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Ouch! Seven Things I Learned

It's not that I've become smart, it's just that with age comes experience. I've learned a few things from bumping my head.

It's not that I've become smart, it's just that with age comes experience. I've learned a few things from bumping my head.

From the things I've learned, here are the top seven that most dealers are hoping the next group of geniuses to run General Motors, Ford and Chrysler know about franchises and dealers.

If you detect a bit of cynicism, please note I have unbounded respect for that lucky group of decision makers who invest other people's money for their own gain. Throughout my career, I've only been able to invest my own skin in the game, leveraging nothing but my posterior and those of my teammates. Here's my seven.

First things first: It matters whether I make enough profit on a new-vehicle sale without relying on finance income, stealing the trade-in or credit schemes. If the bare metal isn't attractive enough to command a profit high enough to pay its share of the rent, either the salesperson or the product stinks.

Second: The main ingredient in an effective ad has to be something accurate about the product. If the best story we can tell about a car is that the people in it are beautiful, playful or sexy, the car in the background isn't. Reread the first thing.

Third: According to all the fine and not-so-fine print, everyone has to be paid currently, except of course, the dealer. Regardless of the snickers I get from sneaky dealers who regularly tap the register, when push comes to shove, (and sometimes it does), if there's a shortage, the dealer is shorted most.

Lenders have their liens; the manufacturer has its holdback; employees (by law!) get wages and overtime; the tax men cometh regularly; and even non-working spouses have rights by law. But, no one demands that the dealer be paid. So, a winning equation better include profits and a way to hold on to them for the dealer body. Refer back to the first thing.

Fourth: Factory relations are all about current events. Fifty years of service may yield a plaque and a handshake but you are what you are selling and buying this month. Every day starts a new game and there are no carryover credits.

Fifth: Every sales team has a best player, plus someone else who thinks he or she is the best. Then there's everyone else. Usually, the greatest talent is over-compensated and everyone else believes they're under-compensated. This is the bell curve of life.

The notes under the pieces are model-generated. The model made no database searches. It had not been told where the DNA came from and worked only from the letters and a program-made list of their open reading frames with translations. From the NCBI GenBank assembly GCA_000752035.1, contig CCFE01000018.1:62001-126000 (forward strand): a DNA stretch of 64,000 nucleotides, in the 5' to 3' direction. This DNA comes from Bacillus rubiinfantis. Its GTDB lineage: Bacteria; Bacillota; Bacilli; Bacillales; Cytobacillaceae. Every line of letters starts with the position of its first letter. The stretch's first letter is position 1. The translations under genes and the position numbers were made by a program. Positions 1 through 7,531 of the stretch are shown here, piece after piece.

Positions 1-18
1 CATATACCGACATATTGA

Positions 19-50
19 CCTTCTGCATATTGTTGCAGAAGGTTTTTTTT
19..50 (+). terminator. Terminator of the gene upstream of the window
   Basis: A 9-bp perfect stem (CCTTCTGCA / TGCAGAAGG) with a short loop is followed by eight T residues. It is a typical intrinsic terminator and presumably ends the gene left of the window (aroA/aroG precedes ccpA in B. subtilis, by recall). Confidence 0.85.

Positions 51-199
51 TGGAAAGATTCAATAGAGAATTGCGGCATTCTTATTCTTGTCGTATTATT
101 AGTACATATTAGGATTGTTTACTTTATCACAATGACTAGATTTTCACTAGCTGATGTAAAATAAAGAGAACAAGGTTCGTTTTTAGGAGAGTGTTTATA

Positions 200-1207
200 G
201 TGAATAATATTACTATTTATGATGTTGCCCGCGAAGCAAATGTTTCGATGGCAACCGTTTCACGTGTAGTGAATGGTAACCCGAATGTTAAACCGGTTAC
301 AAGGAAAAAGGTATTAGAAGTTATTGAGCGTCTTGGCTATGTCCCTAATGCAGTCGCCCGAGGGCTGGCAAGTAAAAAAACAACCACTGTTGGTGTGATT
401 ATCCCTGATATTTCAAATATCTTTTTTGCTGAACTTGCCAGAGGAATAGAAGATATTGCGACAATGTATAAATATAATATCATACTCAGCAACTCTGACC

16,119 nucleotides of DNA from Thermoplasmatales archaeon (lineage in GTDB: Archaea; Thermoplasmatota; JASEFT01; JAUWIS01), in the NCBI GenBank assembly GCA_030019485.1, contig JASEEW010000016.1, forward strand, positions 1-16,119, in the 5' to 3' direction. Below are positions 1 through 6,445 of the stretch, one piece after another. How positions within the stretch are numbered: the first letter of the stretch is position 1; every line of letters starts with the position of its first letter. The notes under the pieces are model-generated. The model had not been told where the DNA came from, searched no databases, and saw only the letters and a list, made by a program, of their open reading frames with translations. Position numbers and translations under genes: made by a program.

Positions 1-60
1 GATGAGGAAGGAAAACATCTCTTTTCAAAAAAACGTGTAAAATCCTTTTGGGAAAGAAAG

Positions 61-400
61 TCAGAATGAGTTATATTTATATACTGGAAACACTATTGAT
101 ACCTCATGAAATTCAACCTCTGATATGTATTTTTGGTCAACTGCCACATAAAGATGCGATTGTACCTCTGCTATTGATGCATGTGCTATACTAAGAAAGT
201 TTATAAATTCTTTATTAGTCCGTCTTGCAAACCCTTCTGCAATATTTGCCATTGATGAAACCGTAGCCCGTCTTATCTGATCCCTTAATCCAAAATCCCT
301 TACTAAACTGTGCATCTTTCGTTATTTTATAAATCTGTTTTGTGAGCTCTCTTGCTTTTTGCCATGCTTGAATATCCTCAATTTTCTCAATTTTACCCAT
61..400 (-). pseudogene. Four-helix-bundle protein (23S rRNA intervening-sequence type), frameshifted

There is no way around it despite countless hours spent creating the illusion of fair play through spiffs, contests and motivational meetings. But talent and motivation come from within. No one has ever become talented by reading about greatness or sitting in a meeting. When you spot successful sales efforts, reward and support.

Sixth: Numbers don't lie, but it is very hard to figure out which numbers matter. Most bookkeeping offices remind me of jokes about the number of people it takes to screw in a light bulb (always too many). A tour of the typical dealership back office quickly reveals there is twice as much effort invested in paying and reporting than in collecting money due and finding revenue.

Clerking deals, warranty and title work all take a bite out of every dollar received. Yet rarely is anyone in bookkeeping fighting the good fight of finding opportunity. Dealership bookkeeping and information systems give the illusion of necessary control. But divide the cost of all the computer systems and bookkeeping going on in the dealership by the number of vehicles sold. No one spending their own money would design a reporting system so costly and time consuming.

Seventh: After all is said and done, dealers are the glue that binds the retail automotive industry in America. Not event the most popular brands can command volume and price without a trained and motivated retail effort.

Dealers are the Marines who arrive first and leave last, working against all odds to pull products through a complex and treacherous marketplace, regardless of how much it costs and what the odds.

When things are great, no one wants dealers. When things are bad, no one supports them. Yet, without dealers there is no volume. Though disheartened and disgruntled, when this industry sorts itself out, regardless of which brands triumph, dealers will be at the side of franchises that survive.

Peter Brandow is a veteran auto dealer.

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